The Literary smog
posted by N. Bourriaud on January 12, 1999
I’ve just read your letter to Michel Houellebecq, congratulations for your scientific accuracy. However, I don’t like to be called an idiot without knowing why, one has the right to know, after all, shit…When you use the expression "The perpendicular Idiots", could you please say some more on the subject? I’d like to know if you agree with the arguments of:
A. the Figaro Magazine in its late December issue
B. The Bordeaux Fregoli, who uses this expression in the Nouvel Observateur
C. Flammarion, who ended our co edition contract because we made them flop their Goncourt rattle
D. The Media in general, Ideological stew such as you like them.
Regards to Guy
Reply to Mr. Bourriaud
I have my doubts, sir, that you have the right to know. To my knowledge, slaves have no other rights than to obey although it is fashionable now for the slave to make claims. However, as your request was a polite one, politeness demands that I answer you. Although I deny your claim to the right to know, I admit that you may invoke politeness.
I have neither read the late December issue of the Figaro Magazine nor the Bordeaux Fregoli in the Nouvel Observateur. I know nothing of the arguments put forward by Flammarion. As regards the subject of our concern I have only read Houellebecq’s two novels, his interventions collection of works for Flammarion and the interview in the 11th copy of your magazine, and emanating from you a dismaying page in the tenth of may issue of the Monde.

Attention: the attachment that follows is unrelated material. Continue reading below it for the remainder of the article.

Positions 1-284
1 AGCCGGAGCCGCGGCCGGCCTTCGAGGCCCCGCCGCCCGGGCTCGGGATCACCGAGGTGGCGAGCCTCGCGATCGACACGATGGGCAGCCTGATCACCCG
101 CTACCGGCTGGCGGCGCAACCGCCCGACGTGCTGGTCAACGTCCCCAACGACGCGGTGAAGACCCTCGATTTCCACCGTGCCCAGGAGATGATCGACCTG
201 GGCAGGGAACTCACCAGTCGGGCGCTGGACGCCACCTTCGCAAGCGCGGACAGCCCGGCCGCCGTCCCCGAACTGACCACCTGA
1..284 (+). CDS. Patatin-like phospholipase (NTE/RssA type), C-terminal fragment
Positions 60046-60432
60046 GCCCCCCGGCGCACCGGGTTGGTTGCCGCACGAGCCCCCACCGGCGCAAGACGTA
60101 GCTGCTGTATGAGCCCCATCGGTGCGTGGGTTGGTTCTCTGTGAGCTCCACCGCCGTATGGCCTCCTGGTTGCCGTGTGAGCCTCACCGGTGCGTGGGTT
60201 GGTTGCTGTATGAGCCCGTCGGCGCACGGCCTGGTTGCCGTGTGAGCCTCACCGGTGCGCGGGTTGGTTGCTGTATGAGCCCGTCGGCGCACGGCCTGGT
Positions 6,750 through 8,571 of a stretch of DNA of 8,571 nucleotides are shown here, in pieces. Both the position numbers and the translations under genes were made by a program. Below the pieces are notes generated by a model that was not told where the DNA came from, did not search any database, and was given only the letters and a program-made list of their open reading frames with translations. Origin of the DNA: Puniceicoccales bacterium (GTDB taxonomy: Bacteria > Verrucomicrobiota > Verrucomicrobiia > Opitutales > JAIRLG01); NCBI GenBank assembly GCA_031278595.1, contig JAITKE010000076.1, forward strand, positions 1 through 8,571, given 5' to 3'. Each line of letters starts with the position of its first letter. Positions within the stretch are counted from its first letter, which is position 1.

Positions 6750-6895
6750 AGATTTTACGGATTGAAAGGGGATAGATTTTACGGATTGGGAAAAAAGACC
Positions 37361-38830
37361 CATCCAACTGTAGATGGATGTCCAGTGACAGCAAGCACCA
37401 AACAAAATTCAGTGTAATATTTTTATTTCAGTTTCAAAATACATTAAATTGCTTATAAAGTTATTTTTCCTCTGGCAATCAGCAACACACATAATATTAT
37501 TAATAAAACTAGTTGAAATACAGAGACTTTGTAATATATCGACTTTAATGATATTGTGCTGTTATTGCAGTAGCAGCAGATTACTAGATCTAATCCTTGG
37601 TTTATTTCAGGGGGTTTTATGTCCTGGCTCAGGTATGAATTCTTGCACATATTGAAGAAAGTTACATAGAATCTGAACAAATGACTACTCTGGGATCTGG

Before replying to you, I have therefore read again the interview. On page 13, in a paragraph that I quote In extenso:
"N B - Why do you believe that religion is essential to society when there are so many forms of associations or secular social contracts, self managed and Libertarian ones, far more satisfactory in my opinion. "
I noticed I had taken a pencil to underline the following words: secular social contracts, self managed and Libertarian ones. In the space located under the paragraph I had written "Libertarians are idiots!". This note was referring to a sentence from Interventions, on page13: " On the philosophical and political level, Jacques Prévert is first and foremost a Libertarian, that is, fundamentally an idiot". That and no more, sir. Now you know. I must admit I was shocked when I read this Houellebecq sentence just as I was shocked when I read Wittgenstein’s "causality is a superstition. "
Before I proceed to go further, I shall ask of you, sir, where you hide your stock (the quantifier many makes me suppose that such a stock exists) of forms of associations or secular social contracts, self managed and Libertarian, or, if this stock isn’t available, at least the illustrated catalogue which will enable me to take out orders immediately as well as six dozen pairs of knickers in vichy for Mrs. Levy.
On page 9 of the Entretien we can read the following question asked to Houellebecq:
"JYJ - Your characters express problematic ideas which may be scandalous, regarding politics, racism, or exclusion…How far do you share these positions?"
And Houellebecq answers you. He is really a good humoured fellow. The only answer such a question to a writer calls for is "this is none of your business", or, even better, "How the hell could such a thing interest you?" Either you judge the work. Or you judge the man. By trying to do both you end up doing neither and you are only making yourself odious and ridiculous the way Sainte Beuve was when he always had something to say against the habits of writers.